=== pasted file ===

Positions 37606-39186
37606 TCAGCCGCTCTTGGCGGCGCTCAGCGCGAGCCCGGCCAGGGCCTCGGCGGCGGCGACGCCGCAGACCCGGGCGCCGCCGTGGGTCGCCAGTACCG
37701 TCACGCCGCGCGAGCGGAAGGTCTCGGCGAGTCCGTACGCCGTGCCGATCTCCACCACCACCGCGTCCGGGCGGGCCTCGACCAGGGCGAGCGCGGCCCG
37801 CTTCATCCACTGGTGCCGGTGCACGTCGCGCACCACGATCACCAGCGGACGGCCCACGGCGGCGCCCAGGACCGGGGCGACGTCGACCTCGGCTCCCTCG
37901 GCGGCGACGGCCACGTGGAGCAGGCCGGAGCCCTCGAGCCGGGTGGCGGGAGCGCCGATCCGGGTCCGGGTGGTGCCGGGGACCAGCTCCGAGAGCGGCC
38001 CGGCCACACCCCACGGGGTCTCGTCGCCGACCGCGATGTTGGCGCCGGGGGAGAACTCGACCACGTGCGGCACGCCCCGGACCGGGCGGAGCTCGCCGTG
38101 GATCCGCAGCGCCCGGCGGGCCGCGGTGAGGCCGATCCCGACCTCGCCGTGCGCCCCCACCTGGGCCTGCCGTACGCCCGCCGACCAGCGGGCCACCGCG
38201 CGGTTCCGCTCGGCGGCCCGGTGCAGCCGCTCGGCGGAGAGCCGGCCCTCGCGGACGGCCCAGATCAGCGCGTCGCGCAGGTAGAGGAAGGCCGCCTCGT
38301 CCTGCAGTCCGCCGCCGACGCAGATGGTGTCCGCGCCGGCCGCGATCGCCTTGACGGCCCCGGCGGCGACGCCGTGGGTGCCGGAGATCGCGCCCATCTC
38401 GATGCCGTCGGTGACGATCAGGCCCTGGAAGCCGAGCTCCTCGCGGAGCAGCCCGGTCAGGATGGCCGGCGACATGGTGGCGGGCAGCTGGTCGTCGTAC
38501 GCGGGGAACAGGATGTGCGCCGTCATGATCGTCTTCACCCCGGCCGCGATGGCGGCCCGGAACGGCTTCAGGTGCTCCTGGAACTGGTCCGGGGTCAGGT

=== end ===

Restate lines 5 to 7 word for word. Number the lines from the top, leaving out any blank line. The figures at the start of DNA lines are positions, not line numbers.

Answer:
37901 GCGGCGACGGCCACGTGGAGCAGGCCGGAGCCCTCGAGCCGGGTGGCGGGAGCGCCGATCCGGGTCCGGGTGGTGCCGGGGACCAGCTCCGAGAGCGGCC
38001 CGGCCACACCCCACGGGGTCTCGTCGCCGACCGCGATGTTGGCGCCGGGGGAGAACTCGACCACGTGCGGCACGCCCCGGACCGGGCGGAGCTCGCCGTG
38101 GATCCGCAGCGCCCGGCGGGCCGCGGTGAGGCCGATCCCGACCTCGCCGTGCGCCCCCACCTGGGCCTGCCGTACGCCCGCCGACCAGCGGGCCACCGCG